When youth build nations

Youth are well known for breaking new ground, dreaming big, and rewriting the rules. They fight in wars, push for revolutions, and are often the first to call for reforms and change to a system of governance. Their energy and enthusiasm is often described as a source to be tapped into. And it pretty much goes without saying that a nation’s wealth is measured in part by the promise of a nation’s youth. Unfortunately, contrary to these well documented tendencies, they are not always well represented in the policies and actions of a country – and are sometimes even systematically excluded.

When youth are kept out of the political or economic world they feel isolated and disillusioned – take it from me, I graduated a year ago and still haven’t found a full time job. I am part of the youth of the United States of America, and we are a driving force for the economy, the government, and popular culture. Economists write that because of the lack of opportunity during the formative years of my career, even long after the recession has ended I will still earn less than my peers a few years younger than me. Furthermore, my attitude about work, wages, and higher education will be forever changed – something I’m likely to pass onto my children.

If youth are the future, the future you get will be directly dependent on what you do to educate and prepare the youth of your nation. To put it succinctly:

The foundation of every state is the education of its youth. – Diogenes Laertius

This concept is exponentially applicable in countries with a higher than average youth population, or ‘youth bulge.’ As Clark Whelton describes:

A youth bulge happens when thirty to forty percent of a nation’s males are between the ages of fifteen and twenty-nine. Even if these young men are well nourished and have good housing and education, their numbers grow much faster than the economy can provide them with career opportunities. Many don’t have jobs, and don’t have places in society. When so many young men compete for the few places available, they become frustrated, angry, and violent.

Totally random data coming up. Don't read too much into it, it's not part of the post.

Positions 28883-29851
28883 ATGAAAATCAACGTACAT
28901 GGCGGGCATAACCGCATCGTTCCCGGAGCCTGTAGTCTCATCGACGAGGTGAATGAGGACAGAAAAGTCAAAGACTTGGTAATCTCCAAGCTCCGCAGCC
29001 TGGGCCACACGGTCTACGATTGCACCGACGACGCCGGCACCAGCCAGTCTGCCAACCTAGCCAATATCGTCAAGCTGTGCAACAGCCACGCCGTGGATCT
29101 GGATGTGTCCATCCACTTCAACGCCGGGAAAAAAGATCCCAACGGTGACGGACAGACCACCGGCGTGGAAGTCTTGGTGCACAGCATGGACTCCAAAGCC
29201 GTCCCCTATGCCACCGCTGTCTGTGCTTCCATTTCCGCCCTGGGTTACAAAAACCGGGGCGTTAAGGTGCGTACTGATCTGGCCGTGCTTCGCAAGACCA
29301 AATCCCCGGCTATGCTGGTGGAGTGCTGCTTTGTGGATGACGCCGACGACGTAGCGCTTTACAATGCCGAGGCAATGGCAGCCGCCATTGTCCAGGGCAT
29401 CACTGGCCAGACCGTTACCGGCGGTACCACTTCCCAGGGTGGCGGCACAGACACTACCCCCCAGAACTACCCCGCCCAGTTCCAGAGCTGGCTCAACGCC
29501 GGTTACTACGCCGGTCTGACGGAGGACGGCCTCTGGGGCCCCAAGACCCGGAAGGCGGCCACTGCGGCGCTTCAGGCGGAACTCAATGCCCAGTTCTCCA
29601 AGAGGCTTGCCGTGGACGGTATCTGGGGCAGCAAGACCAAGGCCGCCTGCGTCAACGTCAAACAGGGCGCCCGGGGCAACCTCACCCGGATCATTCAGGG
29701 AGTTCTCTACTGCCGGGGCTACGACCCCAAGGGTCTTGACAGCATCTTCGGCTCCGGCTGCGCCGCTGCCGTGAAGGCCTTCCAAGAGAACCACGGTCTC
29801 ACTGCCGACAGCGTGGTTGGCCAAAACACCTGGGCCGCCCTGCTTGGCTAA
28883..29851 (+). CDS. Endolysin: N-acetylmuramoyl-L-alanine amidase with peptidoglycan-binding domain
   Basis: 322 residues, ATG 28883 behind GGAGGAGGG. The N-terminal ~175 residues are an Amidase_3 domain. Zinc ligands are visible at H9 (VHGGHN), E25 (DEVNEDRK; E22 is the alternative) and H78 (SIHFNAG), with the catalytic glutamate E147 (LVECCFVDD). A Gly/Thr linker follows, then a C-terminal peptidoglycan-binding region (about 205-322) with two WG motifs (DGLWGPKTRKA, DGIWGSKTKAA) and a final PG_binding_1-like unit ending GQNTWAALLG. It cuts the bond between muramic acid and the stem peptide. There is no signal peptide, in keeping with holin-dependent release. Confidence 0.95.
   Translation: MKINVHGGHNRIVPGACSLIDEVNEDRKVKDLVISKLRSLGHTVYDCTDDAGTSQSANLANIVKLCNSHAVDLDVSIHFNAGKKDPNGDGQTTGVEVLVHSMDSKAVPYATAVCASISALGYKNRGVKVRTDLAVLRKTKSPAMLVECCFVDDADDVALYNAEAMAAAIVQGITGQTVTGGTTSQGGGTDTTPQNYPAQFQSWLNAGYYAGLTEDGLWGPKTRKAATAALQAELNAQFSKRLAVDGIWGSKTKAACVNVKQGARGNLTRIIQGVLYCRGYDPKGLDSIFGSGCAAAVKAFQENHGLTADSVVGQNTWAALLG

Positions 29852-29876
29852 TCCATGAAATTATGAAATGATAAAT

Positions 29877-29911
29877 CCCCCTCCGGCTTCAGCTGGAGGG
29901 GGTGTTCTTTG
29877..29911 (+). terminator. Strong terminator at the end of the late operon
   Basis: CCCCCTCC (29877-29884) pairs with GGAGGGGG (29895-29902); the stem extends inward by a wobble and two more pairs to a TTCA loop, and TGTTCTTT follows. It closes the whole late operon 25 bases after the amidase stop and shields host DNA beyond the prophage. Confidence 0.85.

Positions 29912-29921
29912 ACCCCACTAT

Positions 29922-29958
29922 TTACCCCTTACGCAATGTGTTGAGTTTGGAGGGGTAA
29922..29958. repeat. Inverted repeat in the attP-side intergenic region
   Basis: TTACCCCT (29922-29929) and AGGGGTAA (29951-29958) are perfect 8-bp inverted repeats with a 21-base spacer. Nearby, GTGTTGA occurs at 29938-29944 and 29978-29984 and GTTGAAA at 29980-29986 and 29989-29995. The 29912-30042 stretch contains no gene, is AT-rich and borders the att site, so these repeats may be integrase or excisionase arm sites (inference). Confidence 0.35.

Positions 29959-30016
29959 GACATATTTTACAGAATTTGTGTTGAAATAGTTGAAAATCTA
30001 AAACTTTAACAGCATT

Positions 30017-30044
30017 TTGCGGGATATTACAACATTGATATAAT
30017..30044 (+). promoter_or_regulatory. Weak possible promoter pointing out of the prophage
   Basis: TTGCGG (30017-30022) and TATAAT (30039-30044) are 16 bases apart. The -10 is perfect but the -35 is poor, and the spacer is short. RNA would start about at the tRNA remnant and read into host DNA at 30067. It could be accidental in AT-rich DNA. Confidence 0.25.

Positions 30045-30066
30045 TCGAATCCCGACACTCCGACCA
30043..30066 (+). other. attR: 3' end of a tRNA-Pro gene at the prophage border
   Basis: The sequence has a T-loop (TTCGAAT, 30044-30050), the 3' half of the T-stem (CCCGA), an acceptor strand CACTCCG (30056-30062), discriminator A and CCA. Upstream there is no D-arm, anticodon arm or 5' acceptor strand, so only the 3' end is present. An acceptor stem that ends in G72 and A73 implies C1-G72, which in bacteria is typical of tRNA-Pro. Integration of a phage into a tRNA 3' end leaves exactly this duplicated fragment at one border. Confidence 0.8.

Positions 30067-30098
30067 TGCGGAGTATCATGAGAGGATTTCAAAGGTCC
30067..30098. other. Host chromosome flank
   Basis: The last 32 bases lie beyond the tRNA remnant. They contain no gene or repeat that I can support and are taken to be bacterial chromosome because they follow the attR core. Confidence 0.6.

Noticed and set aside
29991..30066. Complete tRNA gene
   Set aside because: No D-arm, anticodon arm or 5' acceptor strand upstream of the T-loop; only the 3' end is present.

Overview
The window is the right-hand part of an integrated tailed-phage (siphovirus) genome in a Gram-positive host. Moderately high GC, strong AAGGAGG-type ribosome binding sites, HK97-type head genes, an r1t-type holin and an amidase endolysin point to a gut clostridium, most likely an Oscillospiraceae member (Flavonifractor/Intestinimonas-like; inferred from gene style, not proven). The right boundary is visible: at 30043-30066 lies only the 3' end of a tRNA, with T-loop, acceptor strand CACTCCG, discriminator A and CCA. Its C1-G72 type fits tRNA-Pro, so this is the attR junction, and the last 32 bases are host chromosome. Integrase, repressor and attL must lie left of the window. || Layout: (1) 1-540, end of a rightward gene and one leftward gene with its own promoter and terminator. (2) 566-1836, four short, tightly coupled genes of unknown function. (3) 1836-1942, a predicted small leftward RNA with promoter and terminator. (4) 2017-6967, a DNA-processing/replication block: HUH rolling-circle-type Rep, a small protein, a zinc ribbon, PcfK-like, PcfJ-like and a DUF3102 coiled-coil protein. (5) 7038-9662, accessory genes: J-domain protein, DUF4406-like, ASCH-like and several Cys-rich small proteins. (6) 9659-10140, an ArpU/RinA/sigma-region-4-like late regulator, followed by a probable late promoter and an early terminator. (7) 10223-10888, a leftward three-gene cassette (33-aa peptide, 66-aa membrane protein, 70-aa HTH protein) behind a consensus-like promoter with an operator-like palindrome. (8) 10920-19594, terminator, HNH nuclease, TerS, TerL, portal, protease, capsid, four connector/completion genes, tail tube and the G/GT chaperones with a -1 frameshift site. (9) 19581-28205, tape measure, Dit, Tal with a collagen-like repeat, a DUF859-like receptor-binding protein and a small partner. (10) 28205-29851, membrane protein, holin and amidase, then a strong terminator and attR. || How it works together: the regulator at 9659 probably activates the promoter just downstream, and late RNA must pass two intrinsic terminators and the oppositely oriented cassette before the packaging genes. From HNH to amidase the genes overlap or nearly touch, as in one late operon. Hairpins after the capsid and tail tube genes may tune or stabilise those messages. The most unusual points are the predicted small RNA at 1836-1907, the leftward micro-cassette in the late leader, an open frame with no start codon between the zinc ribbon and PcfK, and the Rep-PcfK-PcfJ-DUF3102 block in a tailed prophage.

In Iraq, the percentage of youth (both male and female) under the age of 29 is closer to 70% of the total population. Many Iraqi youth are finding themselves shut out of employment opportunities. They are afraid that the only way to ‘break in” to the economic and political world is to join a political party and wait for that party’s patronage system to pay off. What a frustrating way to try to make your place in the world! Where would you be if you had to wait for your state to elect a Democratic or Republican governor or congressperson before you could get a job?

When do youth build nations? All the time and everywhere. This 4th of July, as you take time to consider our country, the revolutionaries that won us our independence, and what it means to be an American, pause for a second and think about the challenges of youth everywhere. What kind of future do you want for yourself and your country? Is our generation ready to get us there?


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